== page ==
• Sweating

  • Trembling or shaking

  • Nausea

  • Choking sensations

  • Increased heart rate

  • Feeling faint

  • Hot flushes or chills

Cognitive symptoms:

  • Fear of being out of control

  • Fear of dying

  • Fear of going crazy

  • Being detached from yourself or your surroundings


It is essential to acknowledge that while many of the above physical sensations are real, they will quickly subside. It is also crucial to be aware that catastrophic thinking or exaggerated interpretations of these physical sensations may escalate the situation and lead to a prolonged panic attack.


Panic Disorder


Two per cent of Australians are affected by panic disorder, with the onset during their teens or early twenties. Not everyone who has a panic attack will develop a panic disorder, as some people will have just one attack and never have a re-occurrence. These are people who regularly experience recurring and unexpected panic attacks and usually experience some of the following additional impacts on their daily lives:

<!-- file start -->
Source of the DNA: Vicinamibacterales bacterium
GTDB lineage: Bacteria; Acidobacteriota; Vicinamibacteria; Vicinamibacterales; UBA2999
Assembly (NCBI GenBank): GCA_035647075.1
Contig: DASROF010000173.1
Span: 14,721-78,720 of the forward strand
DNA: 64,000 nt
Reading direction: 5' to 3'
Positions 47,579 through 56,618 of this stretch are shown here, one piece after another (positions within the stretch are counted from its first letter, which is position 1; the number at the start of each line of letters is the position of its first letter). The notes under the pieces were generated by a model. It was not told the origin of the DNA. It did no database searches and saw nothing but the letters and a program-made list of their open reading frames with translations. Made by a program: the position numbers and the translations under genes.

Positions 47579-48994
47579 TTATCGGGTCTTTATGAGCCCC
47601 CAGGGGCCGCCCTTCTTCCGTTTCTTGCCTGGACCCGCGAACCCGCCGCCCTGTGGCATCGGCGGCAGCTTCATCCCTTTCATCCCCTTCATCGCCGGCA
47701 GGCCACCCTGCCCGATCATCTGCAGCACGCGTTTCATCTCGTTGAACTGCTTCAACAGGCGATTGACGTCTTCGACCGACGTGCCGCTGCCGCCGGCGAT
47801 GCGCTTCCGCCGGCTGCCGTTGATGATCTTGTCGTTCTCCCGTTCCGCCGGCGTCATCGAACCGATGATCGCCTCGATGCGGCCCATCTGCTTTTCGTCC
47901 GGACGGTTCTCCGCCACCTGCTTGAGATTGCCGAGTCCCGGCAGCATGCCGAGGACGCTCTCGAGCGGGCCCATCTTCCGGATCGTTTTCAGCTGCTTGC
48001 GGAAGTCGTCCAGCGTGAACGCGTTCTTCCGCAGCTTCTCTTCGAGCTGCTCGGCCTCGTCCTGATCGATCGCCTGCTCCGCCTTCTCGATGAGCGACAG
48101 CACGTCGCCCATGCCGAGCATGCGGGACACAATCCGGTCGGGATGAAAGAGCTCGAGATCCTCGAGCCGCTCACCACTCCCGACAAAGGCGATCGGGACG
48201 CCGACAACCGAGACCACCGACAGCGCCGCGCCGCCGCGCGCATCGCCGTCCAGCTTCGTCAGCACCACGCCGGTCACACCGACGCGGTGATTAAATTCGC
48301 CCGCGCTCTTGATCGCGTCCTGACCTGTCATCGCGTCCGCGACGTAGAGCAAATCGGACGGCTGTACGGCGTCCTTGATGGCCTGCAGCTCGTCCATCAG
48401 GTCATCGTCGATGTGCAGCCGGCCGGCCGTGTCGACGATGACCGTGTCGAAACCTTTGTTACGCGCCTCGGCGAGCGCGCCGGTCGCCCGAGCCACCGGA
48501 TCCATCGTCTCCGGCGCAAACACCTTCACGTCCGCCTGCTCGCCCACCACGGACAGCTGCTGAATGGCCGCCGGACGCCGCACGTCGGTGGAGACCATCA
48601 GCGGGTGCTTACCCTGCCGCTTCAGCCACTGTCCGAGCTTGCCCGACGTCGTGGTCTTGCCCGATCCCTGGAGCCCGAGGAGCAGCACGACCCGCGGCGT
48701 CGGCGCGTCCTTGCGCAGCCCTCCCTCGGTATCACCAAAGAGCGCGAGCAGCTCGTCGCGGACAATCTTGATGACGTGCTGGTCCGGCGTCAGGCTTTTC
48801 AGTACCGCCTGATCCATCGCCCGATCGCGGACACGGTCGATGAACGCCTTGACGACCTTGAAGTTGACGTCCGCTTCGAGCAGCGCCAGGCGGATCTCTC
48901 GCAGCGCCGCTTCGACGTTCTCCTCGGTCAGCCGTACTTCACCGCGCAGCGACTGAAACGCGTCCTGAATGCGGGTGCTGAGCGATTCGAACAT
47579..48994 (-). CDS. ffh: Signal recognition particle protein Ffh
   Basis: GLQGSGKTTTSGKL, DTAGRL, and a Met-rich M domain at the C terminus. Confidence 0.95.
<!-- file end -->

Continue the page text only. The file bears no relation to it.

• The avoidance of certain activities or situations to minimise or avoid the possibility of future attacks.

  • Ongoing anxiety about experiencing future attacks.

  • Other complications such as phobias, depression, substance misuse, or self-harm.